Then, we get to what I think is a third paradigm shift, which is the shift from a predominantly print to a predominantly digital environment. Marshall McLuhan’s insight that the medium is the message – or massage, in that the medium works us over completely (1996, p. 26) – is helpful, because while our concern remains understanding what is said, the digital medium through which it is said problematizes understanding in a paradigmatically different way. This means that we are needing to simultaneously deal with two problems: the age-old problem of building knowledge and understanding from information, mainly though reading (see Reading for Inquiry Learning, particularly from this post onward); the new problem of the digital medium, which McLuhan, quoting A. N. Whitehead (pp. 6-7), warns is a major advance in civilization, and that “the major advances in civilization are processes which all but wreck the societies in which they occur” (consider, for example the 25 March 2021 US congressional hearing into the role of social media in promoting extremism and misinformation, with specific reference to the 6 January 2021 insurrection at the Capitol – Google, Facebook Twitter grilled in US on fake news).
This – and for other excellent reasons raised in this discussion, particularly related to the physiology of reading – means that at times we will need to critically embrace the digital medium, while at other times we will need to actively resist it.
This also overlaps with the discussion about CRAAP (or other) testing.
Inquiry, as we have said, is a stance, or attitude, of wonder and puzzlement that gives rise to a dynamic learning process. This dynamic inquiry learning process proceeds through distinct but interrelated stages, each of which is enabled by concrete skills that need to be developed systematically and progressively, and between the library and the classroom, over the course of a student’s time at school.
(It is worth reminding ourselves that FOSIL, based as it is on the Empire State Information Fluency Continuum, is all of these things – a robust framework/ model of the inquiry process, a highly coherent PK-12 (Reception-Year 13) framework/ continuum of concrete inquiry learning skills, and a growing collection of specialized graphic organizers that can be adopted/ adapted for instructional and/ or formative assessment purposes – and more – the FOSIL Group is a growing international community of inquiry that has grown up around FOSIL, but is not limited to FOSIL, and one that benefits from active collaboration with Barbara.)
Even at the Skill Set level, or what the ESIFC terms Indicators, a concern with “bullshit and the art of crap-detection” (Postman, 1967) is evident, particularly in the Investigate and Connect stages (see Figure 1 below).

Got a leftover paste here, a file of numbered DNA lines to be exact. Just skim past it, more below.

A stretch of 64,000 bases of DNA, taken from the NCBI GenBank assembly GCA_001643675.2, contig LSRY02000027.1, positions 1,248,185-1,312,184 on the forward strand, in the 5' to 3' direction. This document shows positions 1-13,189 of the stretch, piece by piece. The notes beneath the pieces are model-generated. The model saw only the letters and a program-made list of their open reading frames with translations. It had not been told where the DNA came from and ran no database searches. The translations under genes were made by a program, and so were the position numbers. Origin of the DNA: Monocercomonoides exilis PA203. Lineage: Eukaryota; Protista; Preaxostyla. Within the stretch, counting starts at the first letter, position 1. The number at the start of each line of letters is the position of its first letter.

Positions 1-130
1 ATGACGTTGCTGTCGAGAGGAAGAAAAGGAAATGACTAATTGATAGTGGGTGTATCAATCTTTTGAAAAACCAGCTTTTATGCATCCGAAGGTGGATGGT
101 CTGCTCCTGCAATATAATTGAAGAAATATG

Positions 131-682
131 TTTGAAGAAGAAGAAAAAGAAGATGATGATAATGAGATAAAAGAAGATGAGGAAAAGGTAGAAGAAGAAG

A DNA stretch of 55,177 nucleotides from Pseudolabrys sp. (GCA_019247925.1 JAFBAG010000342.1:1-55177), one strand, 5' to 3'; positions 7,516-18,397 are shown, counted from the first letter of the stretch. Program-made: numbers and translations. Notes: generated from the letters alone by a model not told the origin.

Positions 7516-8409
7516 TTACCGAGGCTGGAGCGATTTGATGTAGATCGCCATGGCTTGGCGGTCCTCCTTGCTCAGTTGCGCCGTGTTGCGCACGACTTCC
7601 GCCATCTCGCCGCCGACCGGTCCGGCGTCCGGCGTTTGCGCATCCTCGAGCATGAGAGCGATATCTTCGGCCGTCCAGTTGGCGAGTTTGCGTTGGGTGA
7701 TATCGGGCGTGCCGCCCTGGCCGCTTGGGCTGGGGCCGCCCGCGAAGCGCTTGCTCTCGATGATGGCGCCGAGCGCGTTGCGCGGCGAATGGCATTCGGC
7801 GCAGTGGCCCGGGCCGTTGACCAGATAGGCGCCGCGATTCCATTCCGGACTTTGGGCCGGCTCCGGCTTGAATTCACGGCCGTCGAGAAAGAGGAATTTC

Figure 1: FOSIL Cycle Skill Sets
At the Skill level, this stance, or attitude, towards “bullshit” gives rise to a developmental continuum of concrete skills that enable increasingly sophisticated “crap-detection” (see Figure 2 and Figure 3 below, for example).
Figure 2: Priority Skills (Green) and Continuum Skills (Red) in the Investigate Stage
Figure 3: Snapshot of Priority and Continuum Skills for All Years and Stages
It is important to point out that, like with the CRAAP test, this is not a crushing list of skills to teach, but rather a developmental description of the skill sets that children need if they are to be be effectively equipped for the lifelong task of learning for themselves – hence the identification of priority skills, and even those are up for thoughtful debate in our local contexts.
This is what I find is missing from most discussions about the inability of students to discern misinformation, disinformation and malinformation, especially from the perspective of university, which is the recognition that our system of schooling is perfectly designed to achieve the results that it is getting – without a systematic and progressive approach to developing the skills that enable the process of effectively learning from information within the context of content area teaching, we bear responsibility for their inability to do so outside of or beyond school. This, then, is much more than the failure of a tool, or even a failure in our approach to using that tool.
Thanks, Helen, for the encouragement and also looking forward to Sunday.
IBO. (2018). Ideal libraries: A guide for schools. Cardiff: International Baccalaureate Organisation.
McLuhan, M., Fiore, Q., & Agel, J. (1996). The medium is the massage. London: Penguin Books.